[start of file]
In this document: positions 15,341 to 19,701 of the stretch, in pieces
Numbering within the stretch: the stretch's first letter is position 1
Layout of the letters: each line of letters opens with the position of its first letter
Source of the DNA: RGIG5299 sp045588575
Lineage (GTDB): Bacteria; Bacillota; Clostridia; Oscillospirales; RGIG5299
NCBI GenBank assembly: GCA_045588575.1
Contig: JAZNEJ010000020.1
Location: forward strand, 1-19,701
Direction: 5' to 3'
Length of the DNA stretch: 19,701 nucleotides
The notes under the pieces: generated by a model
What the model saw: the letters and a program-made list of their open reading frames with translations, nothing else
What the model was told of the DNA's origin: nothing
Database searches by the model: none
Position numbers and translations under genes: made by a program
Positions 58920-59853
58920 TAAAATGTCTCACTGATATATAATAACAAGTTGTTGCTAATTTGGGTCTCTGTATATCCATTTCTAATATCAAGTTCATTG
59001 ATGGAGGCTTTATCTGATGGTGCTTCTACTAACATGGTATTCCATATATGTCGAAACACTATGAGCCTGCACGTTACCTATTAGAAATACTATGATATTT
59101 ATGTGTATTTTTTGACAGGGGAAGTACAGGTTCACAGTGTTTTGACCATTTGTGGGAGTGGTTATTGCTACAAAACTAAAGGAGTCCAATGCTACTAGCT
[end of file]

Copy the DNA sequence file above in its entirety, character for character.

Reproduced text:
In this document: positions 15,341 to 19,701 of the stretch, in pieces
Numbering within the stretch: the stretch's first letter is position 1
Layout of the letters: each line of letters opens with the position of its first letter
Source of the DNA: RGIG5299 sp045588575
Lineage (GTDB): Bacteria; Bacillota; Clostridia; Oscillospirales; RGIG5299
NCBI GenBank assembly: GCA_045588575.1
Contig: JAZNEJ010000020.1
Location: forward strand, 1-19,701
Direction: 5' to 3'
Length of the DNA stretch: 19,701 nucleotides
The notes under the pieces: generated by a model
What the model saw: the letters and a program-made list of their open reading frames with translations, nothing else
What the model was told of the DNA's origin: nothing
Database searches by the model: none
Position numbers and translations under genes: made by a program
Positions 58920-59853
58920 TAAAATGTCTCACTGATATATAATAACAAGTTGTTGCTAATTTGGGTCTCTGTATATCCATTTCTAATATCAAGTTCATTG
59001 ATGGAGGCTTTATCTGATGGTGCTTCTACTAACATGGTATTCCATATATGTCGAAACACTATGAGCCTGCACGTTACCTATTAGAAATACTATGATATTT
59101 ATGTGTATTTTTTGACAGGGGAAGTACAGGTTCACAGTGTTTTGACCATTTGTGGGAGTGGTTATTGCTACAAAACTAAAGGAGTCCAATGCTACTAGCT